Congress passes the bailout bill
The deed is done. Despite huge voter disquiet about the terms of the bailout package, Congress has passed the bill and it awaits the U.S. President’s signature. The house vote was 263 to 171, with a huge number of Congress members moving to a ‘yes’ vote this go ’round.
This bill is better than nothing. However, it is disappointing that the basic framework of Paulson’s original Economic Patriot Act are still intact. And the massive tax breaks and pork barrel spending attached to the bill are giveaways in an election year.
Because of the 777 point drop earlier this week, Congress caved — because they had no plan of their own. In the end they will be coming back to the well for more, guaranteed.
Wall Street was up on the news.
The Bush administration’s $700bn (£380bn) bail-out for the banking industry finally won legislative approval today after a week of persuasion, negotiation and horse-trading prompted Congress to reverse its opposition to the plan.
In a resolution which sent Wall Street shares soaring, the House of Representatives comfortably backed the plan by 263 to 171. The vote overturned Monday’s shock result in which congressmen and women opposed the plan by 228 to 205.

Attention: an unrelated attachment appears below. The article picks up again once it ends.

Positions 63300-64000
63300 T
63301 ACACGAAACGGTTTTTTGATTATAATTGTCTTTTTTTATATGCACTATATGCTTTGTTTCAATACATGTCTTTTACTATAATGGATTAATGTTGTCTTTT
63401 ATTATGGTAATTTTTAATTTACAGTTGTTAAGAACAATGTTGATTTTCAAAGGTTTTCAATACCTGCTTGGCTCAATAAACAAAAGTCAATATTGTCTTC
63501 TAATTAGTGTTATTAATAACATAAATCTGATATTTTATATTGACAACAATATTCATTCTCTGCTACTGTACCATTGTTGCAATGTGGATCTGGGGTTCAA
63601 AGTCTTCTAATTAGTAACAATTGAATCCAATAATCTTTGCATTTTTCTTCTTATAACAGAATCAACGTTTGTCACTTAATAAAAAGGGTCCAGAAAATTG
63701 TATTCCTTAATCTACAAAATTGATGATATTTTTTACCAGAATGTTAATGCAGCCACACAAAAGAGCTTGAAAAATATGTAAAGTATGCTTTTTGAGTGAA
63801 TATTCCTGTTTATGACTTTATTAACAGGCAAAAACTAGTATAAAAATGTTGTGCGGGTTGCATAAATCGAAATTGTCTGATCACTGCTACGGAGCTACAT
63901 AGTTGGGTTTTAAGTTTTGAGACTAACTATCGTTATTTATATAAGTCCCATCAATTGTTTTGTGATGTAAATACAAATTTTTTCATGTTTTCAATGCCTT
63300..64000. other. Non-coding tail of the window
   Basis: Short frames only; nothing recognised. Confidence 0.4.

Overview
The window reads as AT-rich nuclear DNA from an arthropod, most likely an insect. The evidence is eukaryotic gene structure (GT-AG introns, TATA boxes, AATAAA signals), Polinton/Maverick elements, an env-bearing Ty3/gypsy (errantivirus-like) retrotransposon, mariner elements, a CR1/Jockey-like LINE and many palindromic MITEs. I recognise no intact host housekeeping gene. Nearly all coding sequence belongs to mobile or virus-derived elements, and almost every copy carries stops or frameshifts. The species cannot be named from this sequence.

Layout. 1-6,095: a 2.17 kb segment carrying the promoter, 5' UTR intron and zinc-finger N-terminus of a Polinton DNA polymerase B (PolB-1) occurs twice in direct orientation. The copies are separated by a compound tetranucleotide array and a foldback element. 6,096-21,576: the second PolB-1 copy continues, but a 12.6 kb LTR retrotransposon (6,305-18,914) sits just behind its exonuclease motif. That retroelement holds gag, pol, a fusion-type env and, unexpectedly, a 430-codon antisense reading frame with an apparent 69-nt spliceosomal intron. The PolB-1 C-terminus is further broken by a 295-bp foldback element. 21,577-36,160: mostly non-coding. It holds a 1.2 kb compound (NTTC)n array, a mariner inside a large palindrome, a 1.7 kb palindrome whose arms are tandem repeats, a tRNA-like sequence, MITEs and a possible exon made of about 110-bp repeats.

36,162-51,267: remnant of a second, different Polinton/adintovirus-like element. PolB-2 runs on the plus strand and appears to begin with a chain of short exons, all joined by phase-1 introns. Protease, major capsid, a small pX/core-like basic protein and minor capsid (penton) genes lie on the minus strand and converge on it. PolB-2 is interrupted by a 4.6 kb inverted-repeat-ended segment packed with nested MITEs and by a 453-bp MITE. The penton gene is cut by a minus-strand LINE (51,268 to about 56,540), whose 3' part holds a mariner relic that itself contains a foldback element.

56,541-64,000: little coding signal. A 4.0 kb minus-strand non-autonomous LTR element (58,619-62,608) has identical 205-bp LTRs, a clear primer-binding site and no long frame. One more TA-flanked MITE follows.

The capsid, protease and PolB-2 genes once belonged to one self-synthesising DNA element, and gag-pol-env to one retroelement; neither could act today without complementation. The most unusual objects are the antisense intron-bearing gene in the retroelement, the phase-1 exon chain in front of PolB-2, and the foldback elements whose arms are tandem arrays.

The bill, which has already been approved by the Senate, is likely to be signed swiftly by the president and the U.S. Treasury could begin buying banks’ toxic mortgage-based securities as early as next week in an effort to unfreeze the credit market and restore confidence in troubled financial institutions.
On the floor of the New York Stock Exchange, traders gathered around television monitors to watch the vote and there were cheers when it became clear that the bill had been passed. The Dow Jones industrial average rose by 188 points to 10,671. But within a quarter of an hour it had given up almost all of its gains.
Having been accused of inflaming opposition in the first vote through an aggressive speech attacking the Bush administration, the Democratic speaker of the House, Nancy Pelosi, issued a resounding appeal for a “yes” vote today.
“The urgency is clear,” she said, referring to dismal economic conditions. “We hear it from our friends, from our neighbours. We hear it every place we turn.”
Many lawmakers said that the previously overwhelming opposition to the package among constituents had changed. Republican whip Roy Blunt said: “Calls to members’ district offices have begun to even out.”
Support for the package rose among both Democrats and Republicans. John Lewis, a Democrat who switched sides, said: “I have decided that the cost of doing nothing is greater than the cost of doing something.”
John Boehner, the Republican leader in the house, praised a controversial set of tax breaks added to the plan by senators.
“Is the bill perfect? No, but it’s clearly better,” he said. “Most Americans understand we’re facing a serious economic crisis.”